What we learn here:

  • Cartesian coordinates in a plane
  • Ordered pairs
  • Formula for the distance between two points in a plane
  • Formula of the midpoint of a line segment

 

Click here to read about History of Coordinate System

Before the 17th century, geometry and algebra were two very distinct branches of mathematics. In 1637 René Descartes, a French mathematician, scientist, and, philosopher, made a huge impact on the development of mathematical knowledge by unifying these two branches of mathematics. His approach is now called analytic geometry, the key feature of which is use of a coordinate system. By means of coordinate systems, we can employ algebraic methods to study geometry and can geometrically represent algebraic equations. Analytic geometry is now widely used in mathematics, science, and engineering.

 

Points

In Section 1.3 “Sets of Numbers“, we showed how the real number system can be used to assign coordinates to points on a line.

 

Summary of assigning coordinates to points on a line

On a straight line, we choose a definite length as a unit distance and take a fixed point $O$ from which to measure distances. Any point on this line represents a real number. Points on the right of $O$ represent positive numbers and points on the left of $O$ represent negative ones. The point $O$ is called the origin and represents the number zero. To determine the position of a point on such a line, only one number is sufficient, namely the distance of the point, right or left, from the origin.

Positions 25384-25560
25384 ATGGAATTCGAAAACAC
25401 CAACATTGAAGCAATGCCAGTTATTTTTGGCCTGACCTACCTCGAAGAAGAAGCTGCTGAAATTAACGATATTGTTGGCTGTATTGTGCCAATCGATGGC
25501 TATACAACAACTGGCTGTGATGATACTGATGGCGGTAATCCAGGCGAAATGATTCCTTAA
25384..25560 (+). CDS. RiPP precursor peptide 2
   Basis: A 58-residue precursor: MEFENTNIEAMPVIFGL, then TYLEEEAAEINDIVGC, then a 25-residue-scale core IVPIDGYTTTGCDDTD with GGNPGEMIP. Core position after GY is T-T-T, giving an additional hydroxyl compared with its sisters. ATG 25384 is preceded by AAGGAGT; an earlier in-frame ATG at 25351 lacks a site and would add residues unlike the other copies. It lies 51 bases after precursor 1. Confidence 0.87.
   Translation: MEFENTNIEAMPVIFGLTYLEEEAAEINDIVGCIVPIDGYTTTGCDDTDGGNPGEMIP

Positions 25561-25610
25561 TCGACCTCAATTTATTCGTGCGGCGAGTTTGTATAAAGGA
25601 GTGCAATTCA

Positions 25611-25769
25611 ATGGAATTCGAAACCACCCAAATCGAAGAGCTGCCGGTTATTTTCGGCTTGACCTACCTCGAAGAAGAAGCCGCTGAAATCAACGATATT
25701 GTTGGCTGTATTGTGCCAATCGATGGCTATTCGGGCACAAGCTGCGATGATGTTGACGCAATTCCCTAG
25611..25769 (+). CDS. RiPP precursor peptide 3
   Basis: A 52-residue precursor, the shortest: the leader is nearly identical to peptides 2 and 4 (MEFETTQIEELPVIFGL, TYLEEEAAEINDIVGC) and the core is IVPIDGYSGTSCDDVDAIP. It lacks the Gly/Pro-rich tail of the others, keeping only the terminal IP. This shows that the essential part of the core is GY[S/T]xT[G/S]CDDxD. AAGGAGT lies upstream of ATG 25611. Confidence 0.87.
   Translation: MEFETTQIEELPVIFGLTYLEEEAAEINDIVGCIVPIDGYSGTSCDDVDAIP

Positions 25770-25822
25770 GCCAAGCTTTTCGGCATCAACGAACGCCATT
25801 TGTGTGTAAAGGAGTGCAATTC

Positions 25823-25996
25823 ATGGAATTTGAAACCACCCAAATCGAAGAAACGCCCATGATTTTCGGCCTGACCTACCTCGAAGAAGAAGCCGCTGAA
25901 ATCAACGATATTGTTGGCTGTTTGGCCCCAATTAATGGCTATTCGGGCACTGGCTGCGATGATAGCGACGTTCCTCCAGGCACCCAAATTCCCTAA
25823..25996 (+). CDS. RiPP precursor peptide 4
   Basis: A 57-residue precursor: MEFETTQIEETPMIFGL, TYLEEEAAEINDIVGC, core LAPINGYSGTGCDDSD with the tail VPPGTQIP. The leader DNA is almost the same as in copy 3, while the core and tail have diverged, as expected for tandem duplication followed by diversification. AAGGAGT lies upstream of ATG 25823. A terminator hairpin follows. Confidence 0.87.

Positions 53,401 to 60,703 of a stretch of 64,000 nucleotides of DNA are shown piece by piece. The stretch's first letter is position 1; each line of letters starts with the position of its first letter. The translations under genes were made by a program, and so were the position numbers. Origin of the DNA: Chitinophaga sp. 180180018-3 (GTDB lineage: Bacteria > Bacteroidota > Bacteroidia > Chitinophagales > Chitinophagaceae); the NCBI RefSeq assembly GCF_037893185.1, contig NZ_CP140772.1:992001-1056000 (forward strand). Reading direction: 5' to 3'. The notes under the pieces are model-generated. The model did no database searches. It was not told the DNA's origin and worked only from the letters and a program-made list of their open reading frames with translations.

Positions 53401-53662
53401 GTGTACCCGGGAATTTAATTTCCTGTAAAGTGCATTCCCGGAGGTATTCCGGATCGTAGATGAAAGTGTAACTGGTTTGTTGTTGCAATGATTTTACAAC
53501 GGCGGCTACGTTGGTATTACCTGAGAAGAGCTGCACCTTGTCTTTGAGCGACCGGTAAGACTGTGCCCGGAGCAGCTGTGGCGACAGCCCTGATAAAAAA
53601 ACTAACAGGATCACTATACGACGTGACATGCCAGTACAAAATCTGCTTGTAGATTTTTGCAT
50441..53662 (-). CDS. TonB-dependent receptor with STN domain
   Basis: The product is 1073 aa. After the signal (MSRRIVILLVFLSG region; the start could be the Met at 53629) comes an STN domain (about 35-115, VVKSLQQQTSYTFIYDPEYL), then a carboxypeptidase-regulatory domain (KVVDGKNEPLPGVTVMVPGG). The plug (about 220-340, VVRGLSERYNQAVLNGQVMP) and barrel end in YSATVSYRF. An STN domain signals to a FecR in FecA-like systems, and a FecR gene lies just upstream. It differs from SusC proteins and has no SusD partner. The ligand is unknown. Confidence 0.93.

In the plane, to determine the position of a point $P$, we need two real numbers, namely a pair of numbers $(a,b)$. We draw two perpendicular straight lines, label them as the $x$ and $y$ axes, designate their intersection as the origin, choose the same unit distance on both axes, and lay off distances from the origin along the axes. The distances to the right along the $x$-axis are taken as positive and those to the left as negative. In the same way, distances upward along the $y$-axis are taken as positive and those downward as negative.

In this case, the position of a point $P$ in the plane can be clearly indicated by drawing two straight lines perpendicular to the axes, intersecting the $x$ and $y$ axes at $M$ and $N$, respectively. Two signed distances $a=\overline{OM}$ and $b=\overline{ON}$ are called respectively the abscissa (or the $\boldsymbol{x}$ component) of $P$ and the ordinate (or the $\boldsymbol{y}$ component) of $P$ and together known as the rectangular coordinates or the Cartesian coordinates (in honor of of René Descartes) of the point. In this case, we write $P(a,b)$ (see the following figure).

 

  • The $x$ and $y$ axes divide all of the plane into four regions called quadrants. The quadrants are numbered I, II, III, and IV (called first, second, third, and fourth quadrants) as in the above figure.

Because in general $(a,b)\neq (b,a)$, the pair $(a,b)$ is often referred to as an ordered pair.

more explanation about ordered pairs

For example, to locate the point with coordinates $(4,-3)$, we go out 4 units on the $x$-axis and $-3$ units on the $y$-axis. But to locate the point with coordinates $(-3,4)$, we go out $-3$ units on the $x$-axis and 4 units on the $y$-axis. Obviously a point with coordinates $(4,-3)$ is different from a point with coordinates $(-3,4)$ (see the following figure).